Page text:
Friday, September 25, 2009
Friday, September 25, 2009
President Obama's speech to the United Nations has been called naive and even "post-American." It was something else, as well: the most extravagant excursion into self-worship we have yet seen in an American leader.
Beware of politicians who claim to be "humbled by the responsibility the American people have placed upon me." It's a neon sign flashing the opposite. And sure enough, in almost the next sentence, the president allowed that "I am well aware of the expectations that accompany my presidency around the world." Really? The whole world pulses with hope and expectation because Obama is president? People in Amsterdam, Sao Paulo and Taipei have a spring in their step because an Illinois Democrat won the White House?
Well, yes, he says, but it's not "about me," rather it's a reflection of dissatisfaction with the "status quo that has allowed us to be increasingly defined by our differences and outpaced by our problems." Oh, yes, and everyone around the world was electrified by Obama's campaign slogan because these expectations "are also rooted in hope. The hope that real change is possible and the hope that America will be a leader in bringing about such change."
Obama is, we are told, the smartest man to sit in the Oval in many a year. And yet he is capable of truly flabbergasting fatuities like this: "In this hall, we come from many places, but we share a common future." You don't say? That's right up there with Warren Harding's declaration that "the future lies before us."
Obama announced that we no longer "have the luxury of indulging our differences to the exclusion of the work that we must do together. I have carried this message from London to Ankara, from Port of Spain to Moscow, from Accra to Cairo, and it is what I will speak about today." Note the personal pronoun. But what message has this evangelist carried to all these world capitals? That hope and change have been vouchsafed to the fallen world in the person of Barack Obama?
During last year's campaign, Michelle Obama and her defenders insisted that her statement "For the first time in my adult life I'm proud of my country" (for supporting her husband) was unfairly wrenched from its context. Maybe, though she said it more than once.
But Obama's indictment of the United States before the U.N. suggests identical sentiments. "I took office at a time when many around the world had come to view America with skepticism and distrust," the president said. And mostly it seems, those views were justified. America had acted "unilaterally, without regard for the interests of others." Addressing himself directly to America's critics, the president declared, "For those who question the character and cause of my nation…"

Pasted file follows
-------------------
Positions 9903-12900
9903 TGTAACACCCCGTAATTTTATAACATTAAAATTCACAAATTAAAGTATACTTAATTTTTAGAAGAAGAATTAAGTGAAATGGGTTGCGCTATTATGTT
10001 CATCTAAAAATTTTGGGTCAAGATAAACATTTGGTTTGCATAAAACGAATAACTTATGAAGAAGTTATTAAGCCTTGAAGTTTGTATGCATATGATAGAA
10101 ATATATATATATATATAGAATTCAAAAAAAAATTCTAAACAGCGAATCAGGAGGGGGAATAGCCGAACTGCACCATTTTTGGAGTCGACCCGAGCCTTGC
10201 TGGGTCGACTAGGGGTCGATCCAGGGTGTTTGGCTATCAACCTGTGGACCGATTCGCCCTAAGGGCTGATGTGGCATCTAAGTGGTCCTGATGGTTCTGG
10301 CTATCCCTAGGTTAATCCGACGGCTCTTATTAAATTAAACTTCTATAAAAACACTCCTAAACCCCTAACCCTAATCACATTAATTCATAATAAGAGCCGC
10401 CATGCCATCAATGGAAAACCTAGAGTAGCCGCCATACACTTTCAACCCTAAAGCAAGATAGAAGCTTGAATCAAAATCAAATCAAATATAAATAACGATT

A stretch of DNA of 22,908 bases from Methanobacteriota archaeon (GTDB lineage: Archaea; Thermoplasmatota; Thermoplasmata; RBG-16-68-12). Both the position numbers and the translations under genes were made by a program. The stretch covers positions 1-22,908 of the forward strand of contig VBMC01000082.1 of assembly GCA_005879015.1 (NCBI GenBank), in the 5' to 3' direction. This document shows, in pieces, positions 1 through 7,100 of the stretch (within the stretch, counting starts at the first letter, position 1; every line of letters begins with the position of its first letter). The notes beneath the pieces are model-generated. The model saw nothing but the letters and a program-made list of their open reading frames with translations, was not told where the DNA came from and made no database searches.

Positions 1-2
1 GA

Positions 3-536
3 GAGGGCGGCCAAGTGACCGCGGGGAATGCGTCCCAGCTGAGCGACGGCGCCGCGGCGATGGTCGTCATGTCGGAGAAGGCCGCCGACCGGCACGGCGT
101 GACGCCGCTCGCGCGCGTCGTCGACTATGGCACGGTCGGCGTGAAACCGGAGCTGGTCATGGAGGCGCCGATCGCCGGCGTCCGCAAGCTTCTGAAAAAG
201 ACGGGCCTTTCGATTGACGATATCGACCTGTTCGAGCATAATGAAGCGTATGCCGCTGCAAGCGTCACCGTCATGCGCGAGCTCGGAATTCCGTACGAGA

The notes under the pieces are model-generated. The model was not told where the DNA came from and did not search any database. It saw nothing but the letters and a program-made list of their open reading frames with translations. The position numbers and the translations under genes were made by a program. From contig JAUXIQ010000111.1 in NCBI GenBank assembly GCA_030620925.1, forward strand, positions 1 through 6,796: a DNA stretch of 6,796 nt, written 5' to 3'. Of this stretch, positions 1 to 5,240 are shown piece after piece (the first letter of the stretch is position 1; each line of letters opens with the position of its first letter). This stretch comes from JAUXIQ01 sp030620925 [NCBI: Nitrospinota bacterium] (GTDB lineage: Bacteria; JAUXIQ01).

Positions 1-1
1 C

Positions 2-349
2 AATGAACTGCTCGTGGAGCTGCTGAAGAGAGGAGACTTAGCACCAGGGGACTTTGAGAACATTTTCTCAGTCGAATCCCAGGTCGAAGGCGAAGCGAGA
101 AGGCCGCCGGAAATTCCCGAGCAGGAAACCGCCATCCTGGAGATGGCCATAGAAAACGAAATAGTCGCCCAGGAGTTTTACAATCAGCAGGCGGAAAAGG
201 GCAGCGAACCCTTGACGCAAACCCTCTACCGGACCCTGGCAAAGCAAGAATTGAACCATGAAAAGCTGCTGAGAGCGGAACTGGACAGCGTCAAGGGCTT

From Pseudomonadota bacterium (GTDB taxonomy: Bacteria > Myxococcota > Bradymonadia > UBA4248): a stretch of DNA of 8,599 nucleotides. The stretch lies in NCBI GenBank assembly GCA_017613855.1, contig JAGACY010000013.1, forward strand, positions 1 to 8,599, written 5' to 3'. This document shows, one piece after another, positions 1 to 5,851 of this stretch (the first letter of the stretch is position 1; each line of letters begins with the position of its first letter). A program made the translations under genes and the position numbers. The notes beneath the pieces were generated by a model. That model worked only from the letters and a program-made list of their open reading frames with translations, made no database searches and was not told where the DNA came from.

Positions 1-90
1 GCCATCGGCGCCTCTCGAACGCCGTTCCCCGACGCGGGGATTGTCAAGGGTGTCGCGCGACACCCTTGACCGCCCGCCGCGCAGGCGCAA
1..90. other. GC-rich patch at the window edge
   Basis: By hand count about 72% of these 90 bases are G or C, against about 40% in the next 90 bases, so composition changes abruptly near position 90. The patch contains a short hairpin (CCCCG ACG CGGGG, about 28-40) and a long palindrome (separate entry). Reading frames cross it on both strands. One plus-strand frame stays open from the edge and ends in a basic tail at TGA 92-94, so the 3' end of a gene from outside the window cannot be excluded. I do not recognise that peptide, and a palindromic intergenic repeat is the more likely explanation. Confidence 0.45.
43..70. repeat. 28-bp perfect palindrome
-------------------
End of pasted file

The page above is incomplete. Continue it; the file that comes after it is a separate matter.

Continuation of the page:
He could have mentioned the Marshall Plan, the Berlin Airlift, the billions spent on fighting AIDS in Africa, tsunami relief, the Green Revolution, defeating Nazism and Communism. Just for starters. But that's not what the president had in mind.
"…I ask you to look at the concrete actions we have taken in just nine months. On my first day in office, I prohibited without exception or equivocation the use of torture by the United States of America. I ordered the prison at Guantanamo Bay closed." The audience, composed in part of regimes that pluck out the eyeballs of political enemies and hack off the hands of suspected thieves, applauded vigorously.
There are no limits to the good that can be achieved if the world will follow Obama's leadership. "Consider the course that we're on if we fail to confront the status quo: extremists sowing terror in pockets of the world; protracted conflicts that grind on and on; genocide; mass atrocities; more nations with nuclear weapons; melting ice caps and ravaged populations; persistent poverty and pandemic disease." Yes, that's humble all right. All of those evils can be avoided by the right leadership? The hubris is staggering.
Not that the solutions Obama proposes could, even if fully implemented in every detail, prevent those catastrophes. Arguably, his solutions would invite worse. He proposes, for example, not just to fight nuclear proliferation (on which he has so far achieved nothing), but also to rid the world of nuclear weapons. By promising this, he a) ratifies the arguments of Mahmoud Ahmadinejad and Kim Jong-il that it is somehow unjust for some nations to have nuclear weapons and others not; and b) commits the United States to suicidal unilateral disarmament. If the U.S. did give up its nuclear weapons and by some miracle the other nuclear powers did as well, world peace would not dawn. The race to acquire those weapons by lesser powers would intensify, as their relative value would increase immeasurably.
Those are the kinds of cold realities Obama might grapple with, if he weren't so distracted by his looking glass.
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